The assessment is based on a Grand idea: a non-invasive test, which provides a glimpse into the coronary artery of the patient, to find out how they are clogged. Now for this kind of analysis pass the catheter from the perineum to the heart and measure blood flow. This is a bit risky procedure is called measurement of fractional flow reserve (CDF) and is performed millions of times a year around the world to determine whether the patient has a stent, bursting clogged artery. In HeartFlow claim that using their program with a deep learning algorithm, it is possible to obtain similar measurements for a snapshot of the CT volumetric image of a heart obtained using x-rays that is less risky. State insurance Medicare covers HeartFlow $1450 for the analysis.
“This will be the most effective diagnosis of cardiovascular diseases, and it is safer than any other procedure in this area, says bill Weldon, Chairman of the Board of Directors of HeartFlow and former head of Johnson & Johnson. In combination, these two factors — a winning combination”. He believes that this test will be carried out regularly.
Missing and skeptics. “About these technologies, many conversations, says Steven Nissen, head of cardiology clinic at the Cleveland Clinic. — Someone takes an idea that looks attractive, but if you dig, the scientific basis is not solid”. The usefulness of technology depends on the answer to a deeper question: how effective are stents for the treatment of heart disease and do I need to know a clogged artery or not?
Co-founder HeartFlow Charles Taylor in the 1990s, studied in graduate school, as the wind flows around the wings of the fighters. Similarly, is it possible to use mathematics to explain how blood flows through the heart? He made friends with Christopher Surinam, head of the Department of vascular surgery at the Medical school of Stanford University, received the degree for his work in cardiology, and he became a Professor at Stanford. In 2007 together they founded HeartFlow.
Taylor, HeartFlow responsible for technology, conducted a study on early versions of our software on the dozen patients in Latvia and received $2 million in venture investment. Stevens decided to become a surgeon after his childhood pierced forks, the toe, and 20 years ago ceased to operate on the heart and left in a startup. He joined Taylor in 2010.
In the course held in 2014 research program HeartFlow CT scans were analyzed 254 patients. The results coincided with the testimony of FRK in 84% of cases of obstruction in 86% of cases detection of free blood flow. In the same year, the Office of food and drug administration gave approval for the use of the HeartFlow program in medicine to identify symptoms of coronary artery disease.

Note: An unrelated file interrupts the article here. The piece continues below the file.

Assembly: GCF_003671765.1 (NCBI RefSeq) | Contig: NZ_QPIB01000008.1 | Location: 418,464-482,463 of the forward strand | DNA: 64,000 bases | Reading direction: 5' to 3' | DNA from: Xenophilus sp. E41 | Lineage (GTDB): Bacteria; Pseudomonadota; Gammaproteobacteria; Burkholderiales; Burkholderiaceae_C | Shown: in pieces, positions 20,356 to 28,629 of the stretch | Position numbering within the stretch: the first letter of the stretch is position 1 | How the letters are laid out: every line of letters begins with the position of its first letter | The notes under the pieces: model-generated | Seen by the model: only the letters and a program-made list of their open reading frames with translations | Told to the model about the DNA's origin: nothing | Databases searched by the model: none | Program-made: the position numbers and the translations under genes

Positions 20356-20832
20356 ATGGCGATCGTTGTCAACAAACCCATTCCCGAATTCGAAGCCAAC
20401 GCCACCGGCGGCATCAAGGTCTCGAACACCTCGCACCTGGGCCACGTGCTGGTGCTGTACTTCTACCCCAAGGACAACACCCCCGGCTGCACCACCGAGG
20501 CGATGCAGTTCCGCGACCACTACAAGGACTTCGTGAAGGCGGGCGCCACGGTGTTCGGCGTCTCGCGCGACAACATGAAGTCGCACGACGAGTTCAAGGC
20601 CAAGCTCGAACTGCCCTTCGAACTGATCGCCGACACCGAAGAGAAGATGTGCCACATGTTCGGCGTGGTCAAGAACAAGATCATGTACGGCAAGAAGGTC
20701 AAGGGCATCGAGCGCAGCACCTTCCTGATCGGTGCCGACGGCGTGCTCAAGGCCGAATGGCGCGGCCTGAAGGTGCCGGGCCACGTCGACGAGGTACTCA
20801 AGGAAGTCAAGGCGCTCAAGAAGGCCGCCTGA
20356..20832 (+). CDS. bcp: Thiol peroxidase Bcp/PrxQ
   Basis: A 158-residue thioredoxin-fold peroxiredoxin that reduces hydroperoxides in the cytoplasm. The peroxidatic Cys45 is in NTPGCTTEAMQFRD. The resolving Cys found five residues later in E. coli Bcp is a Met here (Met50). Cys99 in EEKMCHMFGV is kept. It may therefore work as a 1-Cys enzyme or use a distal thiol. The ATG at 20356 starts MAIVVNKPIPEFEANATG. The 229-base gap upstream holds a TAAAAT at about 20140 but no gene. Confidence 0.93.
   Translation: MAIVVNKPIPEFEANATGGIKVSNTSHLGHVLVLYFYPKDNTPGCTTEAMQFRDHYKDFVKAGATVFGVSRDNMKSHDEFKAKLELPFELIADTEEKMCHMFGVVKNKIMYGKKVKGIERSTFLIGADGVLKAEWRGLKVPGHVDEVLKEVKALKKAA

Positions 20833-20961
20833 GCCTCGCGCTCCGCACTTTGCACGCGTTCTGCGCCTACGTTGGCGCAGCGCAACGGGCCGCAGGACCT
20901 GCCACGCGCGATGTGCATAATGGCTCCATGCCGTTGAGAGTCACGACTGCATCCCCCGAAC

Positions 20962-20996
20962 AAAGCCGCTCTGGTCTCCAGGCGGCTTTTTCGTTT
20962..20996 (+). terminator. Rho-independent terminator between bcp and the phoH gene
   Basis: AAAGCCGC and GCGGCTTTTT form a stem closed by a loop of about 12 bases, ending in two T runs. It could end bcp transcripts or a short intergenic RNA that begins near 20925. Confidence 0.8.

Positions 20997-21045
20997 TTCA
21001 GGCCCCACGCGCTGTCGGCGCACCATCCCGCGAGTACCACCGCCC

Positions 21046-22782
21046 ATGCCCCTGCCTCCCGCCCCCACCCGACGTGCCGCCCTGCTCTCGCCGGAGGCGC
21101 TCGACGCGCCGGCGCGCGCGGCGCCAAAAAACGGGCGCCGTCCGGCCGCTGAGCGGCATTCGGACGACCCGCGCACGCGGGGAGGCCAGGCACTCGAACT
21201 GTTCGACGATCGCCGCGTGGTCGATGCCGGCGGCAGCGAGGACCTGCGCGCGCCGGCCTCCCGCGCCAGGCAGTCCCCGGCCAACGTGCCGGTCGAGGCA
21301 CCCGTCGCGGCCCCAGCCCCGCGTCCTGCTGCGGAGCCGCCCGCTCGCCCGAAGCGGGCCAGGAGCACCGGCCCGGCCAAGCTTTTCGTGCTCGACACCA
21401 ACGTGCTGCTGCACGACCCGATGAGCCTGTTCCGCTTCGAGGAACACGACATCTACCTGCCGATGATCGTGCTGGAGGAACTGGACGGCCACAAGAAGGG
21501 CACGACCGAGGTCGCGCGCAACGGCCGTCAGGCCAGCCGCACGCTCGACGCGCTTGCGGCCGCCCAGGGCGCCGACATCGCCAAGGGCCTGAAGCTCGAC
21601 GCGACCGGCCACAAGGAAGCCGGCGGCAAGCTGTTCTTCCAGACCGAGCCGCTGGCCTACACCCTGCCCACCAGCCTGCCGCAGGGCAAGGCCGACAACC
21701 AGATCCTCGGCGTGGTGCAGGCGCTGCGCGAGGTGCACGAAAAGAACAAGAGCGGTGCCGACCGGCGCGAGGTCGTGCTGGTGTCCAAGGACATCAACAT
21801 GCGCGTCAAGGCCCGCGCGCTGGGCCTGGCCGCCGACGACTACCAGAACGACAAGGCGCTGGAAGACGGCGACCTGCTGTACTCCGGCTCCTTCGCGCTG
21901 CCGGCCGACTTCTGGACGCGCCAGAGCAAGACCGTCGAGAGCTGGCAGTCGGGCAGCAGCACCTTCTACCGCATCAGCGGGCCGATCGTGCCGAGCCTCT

Test HeartFlow is mainly used in doubtful cases. The KT 60-year-old medical investor Hank Pleyn showed the hardened plaque in his coronary arteries. However, a stress test (walking on a treadmill with electrodes on the chest) has not confirmed the existence of problems. When KT passed through the program HeartFlow, was discovered two partial blockage. And his doctor decided to install two stents. “Very scary to know that you had heart disease, despite the fact that it was members of your family, says pleyn. — Good that you can return to a normal life.”
The question of whether, in some cases, the stents are worth the money and risk. They save lives for heart attack and ease chest pain. But conducted 10 years ago, the study of 2287 patients, and the recent investigations of fraud are in doubt that stents generally work better than medication. So HeartFlow prevent unnecessary procedures or leads to them?
In HeartFlow say that every analysis cost $1450 saves $4000. “But whether patients live longer if they have less heart attacks when using this approach compared to usual?” — asks Venkatesh Murthy, cardiologist at the University of Michigan. Do patients need, in principle, to check heart blood flow?
There are technical doubts. HeartFlow expects the flow of blood by analyzing the shape of the vessel, so it is possible to estimate the velocity of the river form its shores. “Trying to measure FRC by the image of CT is like running a marathon on one leg,” says Darrel Francis, Professor of cardiology from the British National Institute for heart and lung. According to the publication in the journal JAMA Cardiology, analyses of blood flow in the CT images (which do not use only one program HeartFlow) is not so accurate in the study of difficult patients. In HeartFlow find the flaws in the study, formed the basis of this publication.
The technology has many supporters, among them cardiologist Robert D. Safyan from the Beaumont Health hospitals in California. “I used to be one of the most ardent skeptics, but now I think this is amazing technology,” he says. Over the past three years he used HeartFlow for 2000 patients. New data, released August 25 at the annual meeting of the European society of cardiology, show that the use of HeartFlow makes doctors change the approach to treatment of patients, but this is unlikely to put an end to the dispute. “In the end the top will take the data,” — said the head of the HeartFlow John Stevens.
— Translation Of Mary Hanuting